George is trying to set up his smart home hub to turn on his lights and he's having issues that his WiFi router won't take 2.4 GHz, only 5 GHz. Leo says to double-check that the router is only 5 GHz because Leo says that's an odd one. It's possible that Spectrum may have just turned the 2.4Ghz off. If so, he can always turn it on. But if not, then it's time to get a new router. And he will save money on rental fees in doing so as well.
Carmen's WiFi is terrible and she's been told it's because of "firewalls" in the house. Will a WiFi booster help her problem? Leo says it's more likely the crappy router she's been given by her ISP. She can try moving it around, and up to a higher position. That could help. The higher the router is, the better the reception she'll get. So if Carmen's router can be above her head, that would be better. She also wants to ask the ISP for a newer WiFi modem. Call Spectrum and demand the latest box. Ask for a WiFi 6 router.
This week, Microsoft issued an emergency fix for Windows 10, which fixes a bug that could cause issues connecting to WiFi via WPA3. When you connect to a WPA3 network, users reported a bluescreen of death. Users reported the issue occurring after waking their computers from sleep. More information is outlined in the knowledge base article KB4601315 found here.
Unfortunately, Google has killed their Cloud Print service (like many of their projects) at the end of 2020. Other products like directprint.io and PaperCut are possible alternatives. But see if your printer is still compatible by going into your Chromebook's advanced settings, click "printers" under "printing", and check if the printer can be added. Both devices must be on the same WiFi network in your home. If things aren't working out wirelessly, use a USB cable to connect to the printer.
Rich has a room about 35 feet away from the base station, and they have issues with dropouts from it. Leo says that WiFi is a line of sight technology, primarily, and so anything that goes in between the access point and the device can interfere. One way to solve the problem is to put your access point higher up the wall. That will move the signal away from a lot of things that will get in the way.
Eric is a long time listener, and he needs a better WiFi connection to reach a trailer about 200 feet away. Leo says that WiFi has a 150-foot range. But he can boost the signal. Check out RadioLabs.com for a directional antenna that can then direct the WiFi to them. That kind of antenna can expand the range by a mile.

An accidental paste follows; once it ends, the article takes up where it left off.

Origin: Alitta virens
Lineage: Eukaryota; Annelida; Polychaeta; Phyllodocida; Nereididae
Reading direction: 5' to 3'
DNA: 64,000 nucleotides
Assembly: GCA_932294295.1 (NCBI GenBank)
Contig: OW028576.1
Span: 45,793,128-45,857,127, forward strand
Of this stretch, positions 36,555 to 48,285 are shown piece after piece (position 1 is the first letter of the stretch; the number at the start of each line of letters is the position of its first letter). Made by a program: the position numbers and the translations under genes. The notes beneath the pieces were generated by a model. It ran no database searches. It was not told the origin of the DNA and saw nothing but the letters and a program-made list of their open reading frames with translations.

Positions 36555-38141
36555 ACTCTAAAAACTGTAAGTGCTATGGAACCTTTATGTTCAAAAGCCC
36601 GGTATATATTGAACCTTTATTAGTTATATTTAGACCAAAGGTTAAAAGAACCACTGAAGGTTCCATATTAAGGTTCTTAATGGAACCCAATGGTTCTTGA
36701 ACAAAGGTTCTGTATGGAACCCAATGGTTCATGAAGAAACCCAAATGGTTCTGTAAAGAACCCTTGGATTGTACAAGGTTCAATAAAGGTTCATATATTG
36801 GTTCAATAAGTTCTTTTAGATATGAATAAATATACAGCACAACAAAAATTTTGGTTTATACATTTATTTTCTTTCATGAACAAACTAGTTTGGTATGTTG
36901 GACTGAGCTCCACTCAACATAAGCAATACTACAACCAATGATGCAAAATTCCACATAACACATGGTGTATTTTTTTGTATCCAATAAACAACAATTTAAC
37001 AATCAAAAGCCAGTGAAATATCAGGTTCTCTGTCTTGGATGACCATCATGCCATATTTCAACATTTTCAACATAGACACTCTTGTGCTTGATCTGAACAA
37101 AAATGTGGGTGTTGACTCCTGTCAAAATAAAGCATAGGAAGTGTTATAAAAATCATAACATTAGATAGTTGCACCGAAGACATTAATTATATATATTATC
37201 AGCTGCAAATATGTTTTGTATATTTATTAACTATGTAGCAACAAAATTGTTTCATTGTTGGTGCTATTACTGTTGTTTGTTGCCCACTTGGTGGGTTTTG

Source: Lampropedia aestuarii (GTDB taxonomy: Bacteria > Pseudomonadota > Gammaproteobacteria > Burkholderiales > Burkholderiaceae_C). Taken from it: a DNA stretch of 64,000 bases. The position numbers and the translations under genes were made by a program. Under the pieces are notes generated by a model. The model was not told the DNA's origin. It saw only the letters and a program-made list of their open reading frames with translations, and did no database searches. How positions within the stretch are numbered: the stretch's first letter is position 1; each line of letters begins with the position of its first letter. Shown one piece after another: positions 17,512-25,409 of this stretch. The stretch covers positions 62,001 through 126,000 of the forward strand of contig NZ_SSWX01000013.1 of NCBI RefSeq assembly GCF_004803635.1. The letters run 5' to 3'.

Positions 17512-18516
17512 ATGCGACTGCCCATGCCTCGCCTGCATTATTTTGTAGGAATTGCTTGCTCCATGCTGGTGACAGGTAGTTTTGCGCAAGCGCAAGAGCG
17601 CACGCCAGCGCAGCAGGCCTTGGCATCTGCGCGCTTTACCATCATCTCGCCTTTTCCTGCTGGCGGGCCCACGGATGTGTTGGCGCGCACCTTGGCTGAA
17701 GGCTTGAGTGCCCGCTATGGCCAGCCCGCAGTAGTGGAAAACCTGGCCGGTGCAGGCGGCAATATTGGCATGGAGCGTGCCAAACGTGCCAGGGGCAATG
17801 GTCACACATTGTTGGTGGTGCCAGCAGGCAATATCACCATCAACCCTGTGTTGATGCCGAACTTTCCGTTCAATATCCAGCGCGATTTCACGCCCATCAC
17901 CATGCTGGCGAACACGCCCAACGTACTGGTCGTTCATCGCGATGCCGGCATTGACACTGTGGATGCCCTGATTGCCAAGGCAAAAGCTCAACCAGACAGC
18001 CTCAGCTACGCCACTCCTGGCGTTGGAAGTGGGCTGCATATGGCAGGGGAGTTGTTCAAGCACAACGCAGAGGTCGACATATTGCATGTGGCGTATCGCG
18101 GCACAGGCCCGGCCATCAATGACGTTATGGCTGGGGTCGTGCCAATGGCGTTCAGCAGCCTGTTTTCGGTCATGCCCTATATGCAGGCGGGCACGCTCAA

Kent needs more reliable wifi. He has a wifi router with extenders, but as he has wifi calling, often the call would just drop or buffer. So he went with an Orbi mesh router, and while he has a more consistent connection, he has an issue with the actual connection to the internet. Leo says that Netgear's Orbi is the fastest out there, but it's very simple in design. Dropouts can occur if the access point isn't connecting to the base station. So he can reboot the access point when it happens. Kent is using an ISP provided router that he has to use.
Mike runs a CNC machine to create custom precision parts that he sells on eBay. He thought it would be cool to get a GoPro camera and mount it to his machine to grab some CNC footage of what he makes or to monitor the machine as it runs. But he doesn't have a cellphone, so how can he see the live feed? Leo says that's a problem. But Mike could use an iPod Touch and connect to it that way. So if he doesn't want a smartphone, the Touch is a smartphone without the phone and it'll have both Bluetooth and WiFi. That's the way to do it, and you don't need the most expensive one either.
Lott came across a set of SYMFONISK WiFi Speakers at IKEA and wants to know if he can get sound from his computer to play on them. Leo says that IKEA has a partnership with SONOS and Amazon to create wireless speakers. You need to use SONOS software to add your music collection and play it. It uses a variant of DNLA and in theory, the SONOS software can scan your PC and play it.
There's a town in a remote area of Washington State that was destroyed due to fire, and Elon Musk's Starlink has volunteered to restore internet access to the beleaguered town at no charge. With about 600 Starlink Satellites in orbit, the town now has access to the private beta for use of emergency services and communications.